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The End of Gamers

dangolding:

The last few weeks in videogame culture have seen a level of combativeness more marked and bitter than any beforehand.

First, a developer—a woman who makes games who has had so much piled on to her that I don’t want to perpetuate things by naming her—was the target of a harassment campaign that…

Another compelling read about the shift over the last few months and years. Insightful and worth exploring to the end.

Free-to-Play is Not an MMO Panacea

I’ll start with a definition.

Panacea:

  1. a remedy for all disease or ills; cure-all.
  2. an answer or solution for all problems or difficulties

The way some MMO gamers carry on, every single MMO should be this way. If it has a bit of a wobbly start, going free-to-play will fix everything. If subscriber numbers are low, going free will be the end of the studio’s woes.

Sorry, but it just doesn’t work like that.

I can’t call these people fans, or hobby critics, or even armchair designers, because they’re none of those. Instead, they just recite a dogma, pointing at examples of ‘success’ as if to give credence to their mantra. But scratch the surface, and it all falls apart.

Star Wars: The Old Republic is held up as a bastion of free-to-play conversion, making regular money for EA/BioWare. But look at the content they’ve produced. Since launch, only Makeb has continued the world story - the individual class plot lines are completely untouched. Instead, we’ve had Rise of the Hypercrates: a never-ending conveyor belt of new stuff to buy. Galactic Starfighter and Galactic Strongholds exist, in part, to provide us with a need to buy even more stuff. It’s no longer a game about being a Jedi or a Sith, but about playing Sims in the Star Wars universe.

The Secret World is another one, switching for a subtler buy-to-play model. A subscription isn’t required, but content packs cost cash. The switch hasn’t turned Funcom’s fortunes around, and the pace of updates is glacial. And, as always, there’s an item shop full of costume gear for your character.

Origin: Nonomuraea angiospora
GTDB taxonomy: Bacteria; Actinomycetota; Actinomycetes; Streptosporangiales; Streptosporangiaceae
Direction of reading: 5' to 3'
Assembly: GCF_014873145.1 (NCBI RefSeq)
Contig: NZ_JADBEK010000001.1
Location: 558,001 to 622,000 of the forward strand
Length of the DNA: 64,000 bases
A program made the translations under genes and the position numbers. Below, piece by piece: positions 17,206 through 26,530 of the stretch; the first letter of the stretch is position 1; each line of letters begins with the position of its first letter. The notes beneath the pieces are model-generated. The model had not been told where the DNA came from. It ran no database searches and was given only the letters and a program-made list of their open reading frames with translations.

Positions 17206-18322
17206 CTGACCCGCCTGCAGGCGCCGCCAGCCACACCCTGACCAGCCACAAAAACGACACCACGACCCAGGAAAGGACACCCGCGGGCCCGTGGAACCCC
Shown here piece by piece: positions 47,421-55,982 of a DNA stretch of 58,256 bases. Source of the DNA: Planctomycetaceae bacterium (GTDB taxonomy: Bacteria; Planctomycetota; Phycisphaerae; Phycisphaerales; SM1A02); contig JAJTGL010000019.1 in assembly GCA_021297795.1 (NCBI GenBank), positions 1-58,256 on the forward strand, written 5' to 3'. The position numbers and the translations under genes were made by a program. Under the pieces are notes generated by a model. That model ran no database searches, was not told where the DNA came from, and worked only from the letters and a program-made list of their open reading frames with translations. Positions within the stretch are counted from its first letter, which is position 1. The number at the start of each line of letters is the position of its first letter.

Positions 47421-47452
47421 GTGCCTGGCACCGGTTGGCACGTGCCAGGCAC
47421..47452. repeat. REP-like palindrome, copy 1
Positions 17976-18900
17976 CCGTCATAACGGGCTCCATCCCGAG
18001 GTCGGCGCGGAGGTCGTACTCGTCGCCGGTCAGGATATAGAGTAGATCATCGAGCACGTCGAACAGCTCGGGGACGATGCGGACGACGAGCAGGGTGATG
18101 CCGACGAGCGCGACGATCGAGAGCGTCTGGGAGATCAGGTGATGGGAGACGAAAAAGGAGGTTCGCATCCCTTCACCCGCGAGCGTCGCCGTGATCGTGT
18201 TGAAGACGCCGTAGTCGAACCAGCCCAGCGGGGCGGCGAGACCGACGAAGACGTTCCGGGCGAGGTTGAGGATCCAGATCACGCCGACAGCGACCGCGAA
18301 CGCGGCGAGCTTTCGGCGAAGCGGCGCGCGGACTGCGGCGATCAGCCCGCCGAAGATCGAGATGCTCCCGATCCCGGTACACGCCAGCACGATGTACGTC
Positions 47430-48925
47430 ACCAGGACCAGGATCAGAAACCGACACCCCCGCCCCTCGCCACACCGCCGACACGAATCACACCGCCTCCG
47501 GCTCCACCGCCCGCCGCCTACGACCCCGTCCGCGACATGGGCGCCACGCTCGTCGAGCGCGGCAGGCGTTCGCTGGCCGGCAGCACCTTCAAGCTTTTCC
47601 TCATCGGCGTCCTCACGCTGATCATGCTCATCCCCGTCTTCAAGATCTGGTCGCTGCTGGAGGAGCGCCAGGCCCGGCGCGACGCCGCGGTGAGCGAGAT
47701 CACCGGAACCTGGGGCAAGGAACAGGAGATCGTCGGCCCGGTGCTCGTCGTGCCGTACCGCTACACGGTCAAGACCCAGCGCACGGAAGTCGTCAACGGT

So these people bleating for a free-to-play switch in your favourite MMO are actively saying they want developers to focus on making items for a massive item shop (which they’ll then ignore), or that they want to slow updates to a crawl (which they probably won’t pay for). Sorry, but neither of those games have any appeal to me. I want regular, episodic content.

So what actually works? 

Build a game around a payment model, rather than trying to shoehorn it in. If you want to go free, look at League of Legends or Planetside 2 as games designed from the ground up to be free. If you want to have a box on the shelf, look at Guild Wars 2. And, if you want to do a flexible subscription, look at EVE Online. Funnily enough, people can play for free in that mode - they just have to work for it. And even that’s too much for some people.

If a game is good, people will pay for it. They will willingly part with cash to support the studio. If a game is not good, they’ll leave. Being free or not doesn’t change that, it just reduces the friction involved with getting into the game. But hey, a trial does that just as effectively.

So the next time you see someone bleating on about how X or Y game should go free to play, ask them this: what would they actually pay for? Chances are, there’ll be bluster but not much else. They just want to mooch.

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